The German Constitution

Source: G.W.F.Hegel. Political Writings, edited by Laurence Dickey, Professor of History, University of Wisconsin-Madison and H B Nisbet, Professor of Modern Languages, University of Cambridge, and Fellow of Sidney Sussex College.
Translated: by H B Nisbet, Cambidge University Press.

Contents: Editors’ note, General introduction, Chronology of Hegel’s life and career, Translator’s preface, List of abbreviations.
The Texts: The Magistrates should be Elected by the People (1798); The German Constitution (1798-1802); On the Scientific Ways of Treating Natural Law, on its Place in Practical Philosophy, and its Relation to the Positive Sciences of Right (1802-1803); Inaugural Address, Delivered at the University of Berlin (22 October 1818); Address on the Tercentenary of the Submission of the Augsburg Confession (25 June 1830); Lectures on the Philosophy of History (1827-1831); The Relationship of Religion to the State (1831); On the English Reform Bill (1831).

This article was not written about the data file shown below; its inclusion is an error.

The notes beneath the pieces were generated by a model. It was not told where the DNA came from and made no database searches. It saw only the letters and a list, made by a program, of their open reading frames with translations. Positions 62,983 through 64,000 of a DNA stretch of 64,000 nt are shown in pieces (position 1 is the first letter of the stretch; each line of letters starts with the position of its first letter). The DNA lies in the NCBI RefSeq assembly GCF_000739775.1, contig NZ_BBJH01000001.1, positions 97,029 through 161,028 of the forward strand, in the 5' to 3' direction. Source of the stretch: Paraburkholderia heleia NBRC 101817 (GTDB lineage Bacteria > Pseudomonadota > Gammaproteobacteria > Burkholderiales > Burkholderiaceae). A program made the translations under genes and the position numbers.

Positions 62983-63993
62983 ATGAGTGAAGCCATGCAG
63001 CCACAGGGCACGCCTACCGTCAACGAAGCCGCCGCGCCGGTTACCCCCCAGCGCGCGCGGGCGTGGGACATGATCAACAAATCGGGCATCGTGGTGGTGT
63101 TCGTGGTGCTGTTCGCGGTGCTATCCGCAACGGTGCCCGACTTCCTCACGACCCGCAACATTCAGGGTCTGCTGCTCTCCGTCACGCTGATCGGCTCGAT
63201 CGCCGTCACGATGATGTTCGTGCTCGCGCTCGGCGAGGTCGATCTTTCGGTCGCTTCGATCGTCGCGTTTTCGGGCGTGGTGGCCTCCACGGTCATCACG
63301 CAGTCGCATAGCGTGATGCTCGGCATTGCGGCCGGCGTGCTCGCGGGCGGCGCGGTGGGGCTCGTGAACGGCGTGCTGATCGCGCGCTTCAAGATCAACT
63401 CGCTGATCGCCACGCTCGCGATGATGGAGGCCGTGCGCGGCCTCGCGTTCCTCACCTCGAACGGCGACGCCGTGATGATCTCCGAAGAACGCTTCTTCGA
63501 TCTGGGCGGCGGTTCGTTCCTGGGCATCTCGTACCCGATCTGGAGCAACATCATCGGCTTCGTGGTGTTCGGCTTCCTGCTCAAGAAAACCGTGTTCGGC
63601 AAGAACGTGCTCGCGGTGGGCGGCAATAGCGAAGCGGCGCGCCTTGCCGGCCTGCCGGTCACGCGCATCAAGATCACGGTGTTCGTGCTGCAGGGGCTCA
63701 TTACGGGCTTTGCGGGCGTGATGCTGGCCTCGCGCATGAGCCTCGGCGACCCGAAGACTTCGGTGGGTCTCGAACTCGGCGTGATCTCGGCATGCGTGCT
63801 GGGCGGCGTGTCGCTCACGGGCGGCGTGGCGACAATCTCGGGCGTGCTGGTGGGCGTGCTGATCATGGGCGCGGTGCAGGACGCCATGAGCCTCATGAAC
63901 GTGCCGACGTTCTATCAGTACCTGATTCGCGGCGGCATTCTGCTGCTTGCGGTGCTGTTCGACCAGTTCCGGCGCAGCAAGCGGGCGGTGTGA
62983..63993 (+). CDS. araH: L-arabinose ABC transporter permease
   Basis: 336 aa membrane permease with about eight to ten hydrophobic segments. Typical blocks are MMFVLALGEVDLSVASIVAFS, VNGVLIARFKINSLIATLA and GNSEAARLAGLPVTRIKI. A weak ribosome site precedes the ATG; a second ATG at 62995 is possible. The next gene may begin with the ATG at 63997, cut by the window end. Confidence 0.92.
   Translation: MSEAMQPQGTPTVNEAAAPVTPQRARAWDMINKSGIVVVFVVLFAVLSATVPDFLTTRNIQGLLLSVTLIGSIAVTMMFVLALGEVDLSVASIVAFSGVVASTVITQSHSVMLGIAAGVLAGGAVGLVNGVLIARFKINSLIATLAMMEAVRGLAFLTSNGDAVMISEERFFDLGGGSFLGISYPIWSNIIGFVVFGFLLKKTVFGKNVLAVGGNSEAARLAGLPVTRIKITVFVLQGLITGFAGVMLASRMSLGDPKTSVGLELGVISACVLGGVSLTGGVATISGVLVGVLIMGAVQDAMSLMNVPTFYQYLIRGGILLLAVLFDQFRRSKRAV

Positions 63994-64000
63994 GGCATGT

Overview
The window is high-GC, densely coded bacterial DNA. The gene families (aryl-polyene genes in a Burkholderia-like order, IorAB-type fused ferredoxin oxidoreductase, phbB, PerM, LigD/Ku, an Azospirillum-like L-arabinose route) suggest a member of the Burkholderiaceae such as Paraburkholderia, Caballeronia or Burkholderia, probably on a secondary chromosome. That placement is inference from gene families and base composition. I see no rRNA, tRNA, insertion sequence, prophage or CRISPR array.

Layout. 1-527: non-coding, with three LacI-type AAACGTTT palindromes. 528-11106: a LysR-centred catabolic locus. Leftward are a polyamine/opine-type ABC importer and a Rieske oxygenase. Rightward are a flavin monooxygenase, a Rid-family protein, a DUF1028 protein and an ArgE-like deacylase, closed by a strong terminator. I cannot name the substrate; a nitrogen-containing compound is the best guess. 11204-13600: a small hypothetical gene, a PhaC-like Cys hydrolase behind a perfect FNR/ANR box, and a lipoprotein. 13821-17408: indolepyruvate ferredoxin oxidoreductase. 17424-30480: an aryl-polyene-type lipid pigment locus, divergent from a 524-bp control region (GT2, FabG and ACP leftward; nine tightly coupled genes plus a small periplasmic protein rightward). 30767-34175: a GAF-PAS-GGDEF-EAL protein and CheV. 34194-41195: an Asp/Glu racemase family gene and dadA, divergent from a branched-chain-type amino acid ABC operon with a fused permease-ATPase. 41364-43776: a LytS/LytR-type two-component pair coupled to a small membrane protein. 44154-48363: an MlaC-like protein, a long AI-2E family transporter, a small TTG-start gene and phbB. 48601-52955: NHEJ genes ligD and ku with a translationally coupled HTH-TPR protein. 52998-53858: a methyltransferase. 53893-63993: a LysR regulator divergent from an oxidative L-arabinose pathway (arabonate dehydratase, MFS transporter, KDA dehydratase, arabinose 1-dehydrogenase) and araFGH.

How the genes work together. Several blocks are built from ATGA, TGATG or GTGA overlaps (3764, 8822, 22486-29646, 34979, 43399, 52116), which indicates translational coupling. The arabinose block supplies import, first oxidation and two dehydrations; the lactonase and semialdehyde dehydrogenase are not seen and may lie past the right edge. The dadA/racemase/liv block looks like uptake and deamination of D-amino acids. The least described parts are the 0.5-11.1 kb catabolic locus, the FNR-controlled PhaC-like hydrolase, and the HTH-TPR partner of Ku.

I The Concept of the State

II History and Critique of the Constitution of the German Empire

1. The Armed Forces
2. Finance
3. Territory of the Empire
4. Jurisdiction
5. Religion
6. The Power of the Estates
7. The Independence of the Estates
8. The Formation of National States
9. The Politics of the Two Great German Powers
10. Freedom of Citizens and Estates

III Proposals for Constitutional Reform


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